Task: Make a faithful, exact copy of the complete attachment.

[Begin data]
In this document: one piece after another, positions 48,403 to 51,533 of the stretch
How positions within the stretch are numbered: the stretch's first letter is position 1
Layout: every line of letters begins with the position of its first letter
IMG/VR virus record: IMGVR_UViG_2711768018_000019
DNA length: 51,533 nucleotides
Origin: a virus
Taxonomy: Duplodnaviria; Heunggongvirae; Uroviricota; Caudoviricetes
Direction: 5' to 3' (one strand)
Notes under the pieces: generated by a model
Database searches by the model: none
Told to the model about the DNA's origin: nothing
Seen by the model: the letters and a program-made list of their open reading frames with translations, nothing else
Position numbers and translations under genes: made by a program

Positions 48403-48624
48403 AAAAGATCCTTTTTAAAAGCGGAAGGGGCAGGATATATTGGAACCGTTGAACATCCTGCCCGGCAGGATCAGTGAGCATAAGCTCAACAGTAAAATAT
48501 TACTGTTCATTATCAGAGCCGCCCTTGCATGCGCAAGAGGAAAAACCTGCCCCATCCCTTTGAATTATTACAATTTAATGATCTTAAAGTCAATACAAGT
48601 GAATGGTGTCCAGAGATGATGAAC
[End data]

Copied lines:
In this document: one piece after another, positions 48,403 to 51,533 of the stretch
How positions within the stretch are numbered: the stretch's first letter is position 1
Layout: every line of letters begins with the position of its first letter
IMG/VR virus record: IMGVR_UViG_2711768018_000019
DNA length: 51,533 nucleotides
Origin: a virus
Taxonomy: Duplodnaviria; Heunggongvirae; Uroviricota; Caudoviricetes
Direction: 5' to 3' (one strand)
Notes under the pieces: generated by a model
Database searches by the model: none
Told to the model about the DNA's origin: nothing
Seen by the model: the letters and a program-made list of their open reading frames with translations, nothing else
Position numbers and translations under genes: made by a program

Positions 48403-48624
48403 AAAAGATCCTTTTTAAAAGCGGAAGGGGCAGGATATATTGGAACCGTTGAACATCCTGCCCGGCAGGATCAGTGAGCATAAGCTCAACAGTAAAATAT
48501 TACTGTTCATTATCAGAGCCGCCCTTGCATGCGCAAGAGGAAAAACCTGCCCCATCCCTTTGAATTATTACAATTTAATGATCTTAAAGTCAATACAAGT
48601 GAATGGTGTCCAGAGATGATGAAC